These words are irregular plural names (names that are not made by adding -s) and they adopt the plural form of the verb: These words always adopt the plural form of the verb: In this English lesson, you will learn some more advanced cases of subject-verb agreement that confuse many learners. Choose the correct form of the verb that matches the theme. The subject-verb agreement is one of the first things you learn in English class: “Some students won`t arrive.” “Many houses in this area don`t have garages.” “Half of the students come from another country.” 8. Man with all the birds (live, live) on my way. 19. There were fifteen candies in that bag. Now there`s only one left! These themes are also unique, although they speak of a group of people. 21. Committee members (management, management) have very different lives in the private sector. 5. George and Tamara (no, no) want to see this film. 20. The Committee (debate, debate) has carefully addressed these issues.

“How do you react when someone compliments you?” “Men don`t usually like to buy clothes.” 10. Players, as well as the captain, (wants, wants) to win. 7. One of my sisters (east, are) on a trip to France. These words can be singular or plural depending on what follows them! There is a debate about the word “data”! Technically, the data are plural (the singular shape is “date”). But in common usage, people often treat “data” as “information” – like a myriad of nostun that takes on a singular form. So both forms are correct: “The data is correct” and “The data is accurate.” To learn more about the “data debate,” click here and here. 23. All CDs, even scratched, (are) in this case. . 15.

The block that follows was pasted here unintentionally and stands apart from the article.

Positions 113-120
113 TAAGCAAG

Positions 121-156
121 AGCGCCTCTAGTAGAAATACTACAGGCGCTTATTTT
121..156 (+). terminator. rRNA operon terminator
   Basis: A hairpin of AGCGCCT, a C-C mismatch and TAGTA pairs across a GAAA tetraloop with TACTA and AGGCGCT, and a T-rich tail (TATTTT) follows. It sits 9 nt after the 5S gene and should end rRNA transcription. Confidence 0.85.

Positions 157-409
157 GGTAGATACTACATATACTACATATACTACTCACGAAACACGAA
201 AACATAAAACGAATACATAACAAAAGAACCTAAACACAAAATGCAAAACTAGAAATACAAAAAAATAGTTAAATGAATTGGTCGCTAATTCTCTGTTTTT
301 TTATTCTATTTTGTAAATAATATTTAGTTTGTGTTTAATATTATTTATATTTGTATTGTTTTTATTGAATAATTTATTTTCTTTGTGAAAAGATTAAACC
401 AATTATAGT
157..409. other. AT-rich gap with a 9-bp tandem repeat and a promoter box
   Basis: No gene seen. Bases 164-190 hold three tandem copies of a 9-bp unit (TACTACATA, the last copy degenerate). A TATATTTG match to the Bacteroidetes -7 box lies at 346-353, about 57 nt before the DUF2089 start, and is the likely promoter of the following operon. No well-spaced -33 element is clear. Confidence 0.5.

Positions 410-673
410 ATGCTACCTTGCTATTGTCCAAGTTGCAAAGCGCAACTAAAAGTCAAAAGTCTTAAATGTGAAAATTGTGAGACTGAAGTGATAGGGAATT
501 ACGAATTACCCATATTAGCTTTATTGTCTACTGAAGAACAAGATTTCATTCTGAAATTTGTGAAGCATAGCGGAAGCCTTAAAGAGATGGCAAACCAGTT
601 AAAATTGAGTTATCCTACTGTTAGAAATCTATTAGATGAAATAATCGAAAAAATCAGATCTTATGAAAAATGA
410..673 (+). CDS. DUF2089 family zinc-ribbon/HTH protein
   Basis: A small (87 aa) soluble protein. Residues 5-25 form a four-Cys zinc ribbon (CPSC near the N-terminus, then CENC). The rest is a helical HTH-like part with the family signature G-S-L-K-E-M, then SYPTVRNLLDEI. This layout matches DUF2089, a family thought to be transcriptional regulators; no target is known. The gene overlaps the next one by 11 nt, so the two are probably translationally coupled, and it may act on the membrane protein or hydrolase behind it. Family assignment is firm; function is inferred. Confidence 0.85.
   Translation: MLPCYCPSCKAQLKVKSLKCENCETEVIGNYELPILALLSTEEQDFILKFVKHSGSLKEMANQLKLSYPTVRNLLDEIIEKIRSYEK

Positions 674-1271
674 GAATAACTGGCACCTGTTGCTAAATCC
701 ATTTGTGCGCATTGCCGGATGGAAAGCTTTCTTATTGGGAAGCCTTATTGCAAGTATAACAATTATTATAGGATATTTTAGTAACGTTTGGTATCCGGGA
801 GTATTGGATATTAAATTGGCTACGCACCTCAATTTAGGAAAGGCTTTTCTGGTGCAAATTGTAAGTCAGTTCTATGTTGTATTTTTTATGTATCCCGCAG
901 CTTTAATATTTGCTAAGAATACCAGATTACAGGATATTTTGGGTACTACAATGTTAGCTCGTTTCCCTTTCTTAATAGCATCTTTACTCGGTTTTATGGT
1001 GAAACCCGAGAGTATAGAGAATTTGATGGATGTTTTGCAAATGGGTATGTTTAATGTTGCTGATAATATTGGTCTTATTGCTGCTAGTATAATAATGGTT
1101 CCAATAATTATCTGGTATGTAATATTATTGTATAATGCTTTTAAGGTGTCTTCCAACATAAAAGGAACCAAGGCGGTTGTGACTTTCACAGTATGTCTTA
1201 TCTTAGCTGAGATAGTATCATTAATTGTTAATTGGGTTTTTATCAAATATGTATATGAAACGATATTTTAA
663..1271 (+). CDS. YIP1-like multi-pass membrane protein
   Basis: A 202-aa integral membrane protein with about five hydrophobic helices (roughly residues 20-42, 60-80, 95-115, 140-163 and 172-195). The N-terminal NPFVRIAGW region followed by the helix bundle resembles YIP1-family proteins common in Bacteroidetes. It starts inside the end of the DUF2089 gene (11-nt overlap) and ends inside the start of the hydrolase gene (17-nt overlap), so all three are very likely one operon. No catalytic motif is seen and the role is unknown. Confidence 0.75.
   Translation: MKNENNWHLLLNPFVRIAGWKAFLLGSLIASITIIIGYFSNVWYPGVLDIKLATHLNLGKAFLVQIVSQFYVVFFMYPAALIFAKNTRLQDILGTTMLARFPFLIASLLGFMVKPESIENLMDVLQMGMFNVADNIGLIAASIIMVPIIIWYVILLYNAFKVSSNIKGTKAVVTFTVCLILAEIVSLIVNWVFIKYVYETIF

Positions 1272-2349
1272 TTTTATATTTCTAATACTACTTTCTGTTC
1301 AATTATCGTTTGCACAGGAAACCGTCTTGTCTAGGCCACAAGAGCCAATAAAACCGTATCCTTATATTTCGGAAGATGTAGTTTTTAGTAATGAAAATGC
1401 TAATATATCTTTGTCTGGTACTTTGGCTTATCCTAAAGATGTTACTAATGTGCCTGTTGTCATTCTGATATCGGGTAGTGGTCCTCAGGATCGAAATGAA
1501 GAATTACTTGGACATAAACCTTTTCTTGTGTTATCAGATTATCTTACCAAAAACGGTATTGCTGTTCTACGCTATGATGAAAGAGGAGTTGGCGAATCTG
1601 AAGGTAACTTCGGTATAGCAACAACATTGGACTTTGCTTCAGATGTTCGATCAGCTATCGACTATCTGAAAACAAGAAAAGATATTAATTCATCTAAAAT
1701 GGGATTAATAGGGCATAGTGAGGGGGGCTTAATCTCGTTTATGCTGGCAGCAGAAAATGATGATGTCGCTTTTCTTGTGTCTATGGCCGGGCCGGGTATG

Mathematics (is, are) John`s favorite subject, while Civics (is) Andreas the preferred subject. 16. Eight dollars (is, is) the price of a movie these days. “40% of people don`t support the new law.” To refer to a single member of the police, we can say policeman or police — or the term neutral from a gender point of view. 22. The Prime Minister, together with his wife, cordially greets the press. 4. Either my shoes or your coat (is, are) always on the floor. “I don`t know if there`s anyone in the office.” 9. The film, including all previews, (take, takes) about two hours to see. 2.

Either my mother or my father (east, are) come to the assembly. Note: in British English, the “family” and “team” are often plural.